Polyphenols are natural compounds found in plants, fruits, vegetables, cereals, tea, coffee and wine, and are split into two groups: flavonoids and nonflavonoids.
The beneficial properties of polyphenols are dependent on their bioavailability, which is low compared to micro and macronutrients.
Polyphenols and their biotransformation
The research group from Instituto de Salud Carlos III, Madrid, Spain, looked at the bioavailability of polyphenols and their impact on the human body.
“The bioavailability and effects of polyphenols greatly depend on their transformation by components of the gut microbiota,” the team said.
“Different studies have been carried out to understand the gut microbiota transformation of particular polyphenol types and identify the microorganisms responsible.”
However, they commented that despite both polyphenols and gut microbiota being studied extensively, not much is known about their relationship with each other.
The report comments that only a small percentage of dietary polyphenols, around 5-10% of total intake, are directly absorbed into the small intestine.
These polyphenols are then subjected to extensive Phase I (oxidation, reduction and hydrolysis) and Phase II (conjugation) biotransformations, which results in a series of water-soluble conjugate metabolites that are distributed to organs.
Colonic bacteria in the large intestine react with the remaining polyphenols.
Effects of dietary polyphenols
Previous studies have shown that polyphenols can be converted by the colonic microbiota to bioactive compounds that can affect the intestinal ecology and influence host health.
Animal and human studies have both shown that certain doses of selected polyphenols may change the gut microbial composition, which can help some bacterial groups thrive.
One report referenced in the review was an in-vitro study which used a batch-culture model of the distal region of the large intestine to suggest that flavan-3-ol monomers could be capable of influencing the large intestinal bacterial population.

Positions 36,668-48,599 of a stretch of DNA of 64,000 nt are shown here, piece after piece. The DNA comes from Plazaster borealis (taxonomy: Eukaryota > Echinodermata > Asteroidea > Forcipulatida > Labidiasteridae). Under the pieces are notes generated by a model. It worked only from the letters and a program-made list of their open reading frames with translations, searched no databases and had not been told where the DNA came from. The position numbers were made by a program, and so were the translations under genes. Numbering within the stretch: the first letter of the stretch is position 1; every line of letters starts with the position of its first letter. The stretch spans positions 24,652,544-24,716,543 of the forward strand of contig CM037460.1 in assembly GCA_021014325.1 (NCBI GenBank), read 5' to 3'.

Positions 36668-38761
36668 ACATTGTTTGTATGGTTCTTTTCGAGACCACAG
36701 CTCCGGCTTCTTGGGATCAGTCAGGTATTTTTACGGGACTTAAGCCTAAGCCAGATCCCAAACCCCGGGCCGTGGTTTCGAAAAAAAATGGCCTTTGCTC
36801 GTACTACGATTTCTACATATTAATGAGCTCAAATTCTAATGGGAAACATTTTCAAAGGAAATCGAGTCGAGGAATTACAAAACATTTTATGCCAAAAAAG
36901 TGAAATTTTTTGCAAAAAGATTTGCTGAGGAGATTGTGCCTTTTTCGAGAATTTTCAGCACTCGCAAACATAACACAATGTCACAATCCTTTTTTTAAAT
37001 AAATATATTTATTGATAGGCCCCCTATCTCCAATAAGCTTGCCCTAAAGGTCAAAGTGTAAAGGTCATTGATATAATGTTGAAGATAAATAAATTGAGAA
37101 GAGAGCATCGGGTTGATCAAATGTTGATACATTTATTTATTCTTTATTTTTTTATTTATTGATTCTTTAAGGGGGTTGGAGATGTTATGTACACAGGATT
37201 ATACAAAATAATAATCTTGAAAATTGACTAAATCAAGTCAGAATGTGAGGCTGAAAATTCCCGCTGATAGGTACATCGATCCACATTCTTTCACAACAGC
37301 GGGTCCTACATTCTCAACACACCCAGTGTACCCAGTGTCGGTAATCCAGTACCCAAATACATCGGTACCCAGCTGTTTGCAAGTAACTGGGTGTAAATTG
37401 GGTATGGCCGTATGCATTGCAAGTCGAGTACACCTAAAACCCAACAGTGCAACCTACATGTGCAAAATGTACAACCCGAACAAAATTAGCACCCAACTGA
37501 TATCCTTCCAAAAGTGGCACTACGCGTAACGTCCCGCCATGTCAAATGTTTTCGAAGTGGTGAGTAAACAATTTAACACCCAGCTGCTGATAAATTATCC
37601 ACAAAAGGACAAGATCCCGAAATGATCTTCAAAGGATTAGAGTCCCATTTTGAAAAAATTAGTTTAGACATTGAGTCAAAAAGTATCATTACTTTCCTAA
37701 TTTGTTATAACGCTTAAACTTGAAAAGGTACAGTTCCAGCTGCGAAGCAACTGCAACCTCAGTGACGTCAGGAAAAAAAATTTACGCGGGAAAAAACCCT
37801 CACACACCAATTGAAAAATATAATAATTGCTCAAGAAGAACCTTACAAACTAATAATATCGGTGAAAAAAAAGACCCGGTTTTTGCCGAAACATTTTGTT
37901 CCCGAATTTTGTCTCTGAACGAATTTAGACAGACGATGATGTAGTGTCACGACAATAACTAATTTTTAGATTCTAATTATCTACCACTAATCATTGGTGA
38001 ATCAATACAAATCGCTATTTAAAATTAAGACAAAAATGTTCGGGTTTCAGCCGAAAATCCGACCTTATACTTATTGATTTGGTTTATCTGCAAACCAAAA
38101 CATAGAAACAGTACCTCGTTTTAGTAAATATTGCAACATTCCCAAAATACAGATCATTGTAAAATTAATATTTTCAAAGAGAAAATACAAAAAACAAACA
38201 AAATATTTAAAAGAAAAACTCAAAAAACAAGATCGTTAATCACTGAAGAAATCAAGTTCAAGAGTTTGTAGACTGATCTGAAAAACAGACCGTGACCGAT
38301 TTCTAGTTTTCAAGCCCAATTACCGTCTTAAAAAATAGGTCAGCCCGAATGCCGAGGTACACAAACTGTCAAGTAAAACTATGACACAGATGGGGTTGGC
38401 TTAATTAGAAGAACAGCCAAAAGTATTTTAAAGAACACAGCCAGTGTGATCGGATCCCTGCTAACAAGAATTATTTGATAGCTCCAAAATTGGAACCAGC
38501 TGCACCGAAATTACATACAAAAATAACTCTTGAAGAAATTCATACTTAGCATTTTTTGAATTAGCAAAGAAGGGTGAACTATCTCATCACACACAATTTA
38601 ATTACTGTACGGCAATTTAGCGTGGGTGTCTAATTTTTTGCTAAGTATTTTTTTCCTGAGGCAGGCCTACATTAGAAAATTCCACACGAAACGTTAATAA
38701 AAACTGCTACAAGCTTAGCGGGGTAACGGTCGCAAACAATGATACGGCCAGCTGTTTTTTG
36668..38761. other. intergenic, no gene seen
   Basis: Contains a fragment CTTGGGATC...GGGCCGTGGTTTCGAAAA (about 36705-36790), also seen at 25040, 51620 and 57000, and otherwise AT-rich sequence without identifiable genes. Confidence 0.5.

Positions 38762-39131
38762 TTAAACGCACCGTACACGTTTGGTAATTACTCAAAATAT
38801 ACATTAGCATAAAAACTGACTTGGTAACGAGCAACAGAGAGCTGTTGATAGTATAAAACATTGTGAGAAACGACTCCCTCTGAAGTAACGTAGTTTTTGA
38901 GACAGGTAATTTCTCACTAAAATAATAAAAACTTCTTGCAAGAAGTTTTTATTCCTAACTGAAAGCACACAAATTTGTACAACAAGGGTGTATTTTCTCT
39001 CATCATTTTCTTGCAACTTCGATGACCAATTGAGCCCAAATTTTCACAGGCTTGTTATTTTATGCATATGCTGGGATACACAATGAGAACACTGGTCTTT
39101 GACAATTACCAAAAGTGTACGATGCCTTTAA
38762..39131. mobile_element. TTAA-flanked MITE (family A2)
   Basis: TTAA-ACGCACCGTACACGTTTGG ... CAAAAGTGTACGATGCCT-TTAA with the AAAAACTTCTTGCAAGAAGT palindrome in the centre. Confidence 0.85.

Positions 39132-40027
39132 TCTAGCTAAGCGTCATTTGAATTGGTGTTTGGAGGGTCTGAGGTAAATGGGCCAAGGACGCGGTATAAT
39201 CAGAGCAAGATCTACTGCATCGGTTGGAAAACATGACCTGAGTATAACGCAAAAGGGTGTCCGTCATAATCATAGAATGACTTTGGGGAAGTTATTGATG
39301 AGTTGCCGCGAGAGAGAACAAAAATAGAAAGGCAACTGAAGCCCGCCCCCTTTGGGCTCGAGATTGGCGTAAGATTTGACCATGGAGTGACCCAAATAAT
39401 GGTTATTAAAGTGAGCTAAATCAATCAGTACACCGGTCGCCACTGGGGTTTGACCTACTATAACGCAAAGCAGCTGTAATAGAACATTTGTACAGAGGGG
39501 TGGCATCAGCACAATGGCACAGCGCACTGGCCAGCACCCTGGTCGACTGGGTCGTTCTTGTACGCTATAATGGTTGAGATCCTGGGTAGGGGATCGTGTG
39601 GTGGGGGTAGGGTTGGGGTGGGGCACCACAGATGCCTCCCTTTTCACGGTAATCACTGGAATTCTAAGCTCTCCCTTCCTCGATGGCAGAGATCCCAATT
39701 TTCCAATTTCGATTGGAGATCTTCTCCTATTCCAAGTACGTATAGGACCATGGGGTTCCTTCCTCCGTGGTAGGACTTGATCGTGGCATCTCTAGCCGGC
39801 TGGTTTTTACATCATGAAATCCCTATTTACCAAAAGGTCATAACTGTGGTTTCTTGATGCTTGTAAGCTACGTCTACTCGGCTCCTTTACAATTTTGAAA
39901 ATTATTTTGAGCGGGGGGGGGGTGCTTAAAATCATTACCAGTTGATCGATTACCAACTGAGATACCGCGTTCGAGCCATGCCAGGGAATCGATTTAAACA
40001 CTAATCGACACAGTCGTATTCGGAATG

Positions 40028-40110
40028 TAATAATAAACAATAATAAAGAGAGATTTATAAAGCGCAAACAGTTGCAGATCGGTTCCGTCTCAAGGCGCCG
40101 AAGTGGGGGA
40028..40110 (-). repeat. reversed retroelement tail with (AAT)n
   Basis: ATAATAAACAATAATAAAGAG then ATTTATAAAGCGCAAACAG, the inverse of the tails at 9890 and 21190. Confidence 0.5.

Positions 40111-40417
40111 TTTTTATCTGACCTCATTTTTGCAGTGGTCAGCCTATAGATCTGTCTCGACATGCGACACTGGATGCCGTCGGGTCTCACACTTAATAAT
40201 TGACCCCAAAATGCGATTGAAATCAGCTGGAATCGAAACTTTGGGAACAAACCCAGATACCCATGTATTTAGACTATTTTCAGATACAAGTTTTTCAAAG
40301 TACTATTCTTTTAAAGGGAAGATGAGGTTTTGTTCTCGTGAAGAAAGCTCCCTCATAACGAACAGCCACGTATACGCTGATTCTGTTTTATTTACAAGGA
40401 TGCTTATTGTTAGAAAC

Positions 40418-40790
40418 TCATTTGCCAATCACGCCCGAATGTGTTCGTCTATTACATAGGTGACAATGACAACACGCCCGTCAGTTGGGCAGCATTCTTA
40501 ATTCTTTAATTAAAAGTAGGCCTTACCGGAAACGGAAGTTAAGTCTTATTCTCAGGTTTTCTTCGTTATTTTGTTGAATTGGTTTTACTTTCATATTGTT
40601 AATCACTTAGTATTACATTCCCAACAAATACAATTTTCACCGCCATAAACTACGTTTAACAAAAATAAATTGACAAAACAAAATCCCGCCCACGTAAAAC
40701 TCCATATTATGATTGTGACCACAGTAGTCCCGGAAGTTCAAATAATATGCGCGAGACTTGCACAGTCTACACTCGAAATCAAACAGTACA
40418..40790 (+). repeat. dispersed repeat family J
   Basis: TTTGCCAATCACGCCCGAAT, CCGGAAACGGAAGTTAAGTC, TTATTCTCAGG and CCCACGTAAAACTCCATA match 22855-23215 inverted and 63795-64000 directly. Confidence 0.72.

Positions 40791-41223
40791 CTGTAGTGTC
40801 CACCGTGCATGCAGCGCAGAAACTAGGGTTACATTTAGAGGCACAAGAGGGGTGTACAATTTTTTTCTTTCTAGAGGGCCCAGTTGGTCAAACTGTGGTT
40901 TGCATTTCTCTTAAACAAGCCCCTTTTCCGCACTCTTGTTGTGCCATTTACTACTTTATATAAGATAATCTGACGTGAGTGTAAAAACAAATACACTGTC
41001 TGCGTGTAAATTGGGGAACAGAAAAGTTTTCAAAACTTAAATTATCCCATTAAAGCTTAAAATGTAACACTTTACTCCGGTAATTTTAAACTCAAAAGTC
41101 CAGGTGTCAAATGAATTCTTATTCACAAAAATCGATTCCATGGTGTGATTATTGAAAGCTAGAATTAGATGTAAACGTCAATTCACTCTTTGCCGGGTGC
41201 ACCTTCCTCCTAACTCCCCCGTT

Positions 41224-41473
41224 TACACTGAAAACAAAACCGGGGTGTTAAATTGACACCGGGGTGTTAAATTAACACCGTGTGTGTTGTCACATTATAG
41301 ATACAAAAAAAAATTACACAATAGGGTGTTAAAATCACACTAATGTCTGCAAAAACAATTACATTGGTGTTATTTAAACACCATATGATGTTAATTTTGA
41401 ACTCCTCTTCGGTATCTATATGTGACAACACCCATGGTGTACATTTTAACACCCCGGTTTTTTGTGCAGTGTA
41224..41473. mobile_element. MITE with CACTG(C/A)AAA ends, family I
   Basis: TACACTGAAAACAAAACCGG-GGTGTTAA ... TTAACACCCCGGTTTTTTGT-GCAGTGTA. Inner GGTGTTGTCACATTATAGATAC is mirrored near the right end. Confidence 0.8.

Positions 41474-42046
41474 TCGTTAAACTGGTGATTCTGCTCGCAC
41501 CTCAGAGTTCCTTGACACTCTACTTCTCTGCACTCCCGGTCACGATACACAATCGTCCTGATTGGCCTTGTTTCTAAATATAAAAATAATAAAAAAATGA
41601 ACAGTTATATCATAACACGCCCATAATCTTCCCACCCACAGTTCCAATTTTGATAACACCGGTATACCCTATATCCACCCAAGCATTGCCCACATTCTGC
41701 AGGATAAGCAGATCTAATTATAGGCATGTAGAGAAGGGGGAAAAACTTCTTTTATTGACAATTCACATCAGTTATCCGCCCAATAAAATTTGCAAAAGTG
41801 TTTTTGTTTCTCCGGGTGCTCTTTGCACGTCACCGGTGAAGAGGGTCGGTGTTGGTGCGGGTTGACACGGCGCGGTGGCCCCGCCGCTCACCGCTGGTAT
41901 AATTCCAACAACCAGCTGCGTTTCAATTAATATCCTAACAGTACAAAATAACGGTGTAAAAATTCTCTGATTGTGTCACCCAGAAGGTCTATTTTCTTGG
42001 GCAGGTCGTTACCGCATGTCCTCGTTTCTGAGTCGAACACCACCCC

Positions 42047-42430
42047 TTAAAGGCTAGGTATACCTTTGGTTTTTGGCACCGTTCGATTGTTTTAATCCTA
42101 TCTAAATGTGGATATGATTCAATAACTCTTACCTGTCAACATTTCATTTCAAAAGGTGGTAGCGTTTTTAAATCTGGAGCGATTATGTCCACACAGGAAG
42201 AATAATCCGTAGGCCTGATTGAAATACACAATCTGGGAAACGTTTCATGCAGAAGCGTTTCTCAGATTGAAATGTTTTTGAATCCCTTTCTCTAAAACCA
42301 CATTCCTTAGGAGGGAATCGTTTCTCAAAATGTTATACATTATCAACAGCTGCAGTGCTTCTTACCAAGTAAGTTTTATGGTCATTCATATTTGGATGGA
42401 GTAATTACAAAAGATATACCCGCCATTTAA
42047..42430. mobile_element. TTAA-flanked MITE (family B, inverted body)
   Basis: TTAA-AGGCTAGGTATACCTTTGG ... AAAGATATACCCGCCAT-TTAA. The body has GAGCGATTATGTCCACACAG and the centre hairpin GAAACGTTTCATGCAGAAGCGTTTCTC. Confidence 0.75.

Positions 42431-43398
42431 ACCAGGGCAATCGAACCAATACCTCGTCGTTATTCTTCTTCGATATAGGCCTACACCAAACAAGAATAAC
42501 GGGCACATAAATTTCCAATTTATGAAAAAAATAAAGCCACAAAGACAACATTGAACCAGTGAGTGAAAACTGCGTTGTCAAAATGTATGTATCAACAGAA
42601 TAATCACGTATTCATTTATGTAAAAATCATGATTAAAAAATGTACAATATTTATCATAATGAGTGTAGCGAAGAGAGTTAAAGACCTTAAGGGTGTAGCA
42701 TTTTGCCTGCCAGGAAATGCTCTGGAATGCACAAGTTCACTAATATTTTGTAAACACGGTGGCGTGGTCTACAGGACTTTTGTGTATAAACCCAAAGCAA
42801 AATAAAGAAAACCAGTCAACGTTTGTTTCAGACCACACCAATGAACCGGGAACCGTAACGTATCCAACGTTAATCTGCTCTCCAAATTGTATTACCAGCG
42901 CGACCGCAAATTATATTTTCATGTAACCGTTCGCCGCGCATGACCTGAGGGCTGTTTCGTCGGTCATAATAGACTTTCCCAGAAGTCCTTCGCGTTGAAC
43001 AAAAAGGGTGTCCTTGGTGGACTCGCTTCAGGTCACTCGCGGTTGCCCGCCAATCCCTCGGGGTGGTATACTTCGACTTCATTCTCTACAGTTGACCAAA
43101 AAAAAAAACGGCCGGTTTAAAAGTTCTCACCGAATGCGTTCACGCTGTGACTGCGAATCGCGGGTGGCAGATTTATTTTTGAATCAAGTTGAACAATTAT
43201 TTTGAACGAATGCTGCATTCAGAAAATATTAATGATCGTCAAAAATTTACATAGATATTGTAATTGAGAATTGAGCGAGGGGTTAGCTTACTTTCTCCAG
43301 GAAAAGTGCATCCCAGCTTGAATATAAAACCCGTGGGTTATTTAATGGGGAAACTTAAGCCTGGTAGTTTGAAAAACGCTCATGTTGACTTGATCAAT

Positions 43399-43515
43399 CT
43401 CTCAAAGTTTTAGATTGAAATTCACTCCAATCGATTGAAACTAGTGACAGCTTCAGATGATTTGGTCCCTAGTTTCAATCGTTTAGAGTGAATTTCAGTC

Furthermore, this study found that the flavan-3-ol monomer (+)catechin sigificantly inhibited growth of Clostridium histolyticum and enhanced growth of E. coli and members of the Clostridium coccoides-Eubacterium rectale group, whilst the growth of Bifidobacterium and Lactobacillus spp. were unaffected.
Another study the review looked at was a human intervention study that suggested the consumption of red wine polyphenols significantly increased the number of Enterococcus, Prevotella, Bacteroides, Bifidobacterium, Bacteroides uniformis, Eggerthella lenta, and Blautia coccoides-E.rectale group.
The report noted that previous studies have also suggested polyphenols have potential benefits for immunity by reducing concentrations of the plasma C-reactive protein (CRP), which is a blood marker of inflammation.
Red wine polyphenols have suggested health benefits also, as they have been shown to reduce blood pressure, trigylcerides and high-density lipoprotein cholesterol.
The research team concluded their report by stating that dietary polyphenols are clear to contribute to the maintenance of gut health.
“It is clear that dietary polyphenols and their metabolites contribute to the maintenance of gut health by the modulation of the gut microbial balance through the stimulation of the growth of beneficial bacteria and the inhibition of pathogen bacteria, exerting prebiotic-like effects,” the team said.
More studies are needed to fully understand the health effects of polyphenols the group said.
Study: Benefits of polyphenols on gut microbiota and implications in human health
Source: The Journal of Nutritional Biochemistry
Published online, DOI: 10.1016/j.jnutbio.2013.05.001
Authors: Fernando Cardona, Cristina Andrés-Lacueva, Sara Tulipani, Francisco J. Tinahones, Maria Isabel Queipo-Ortuño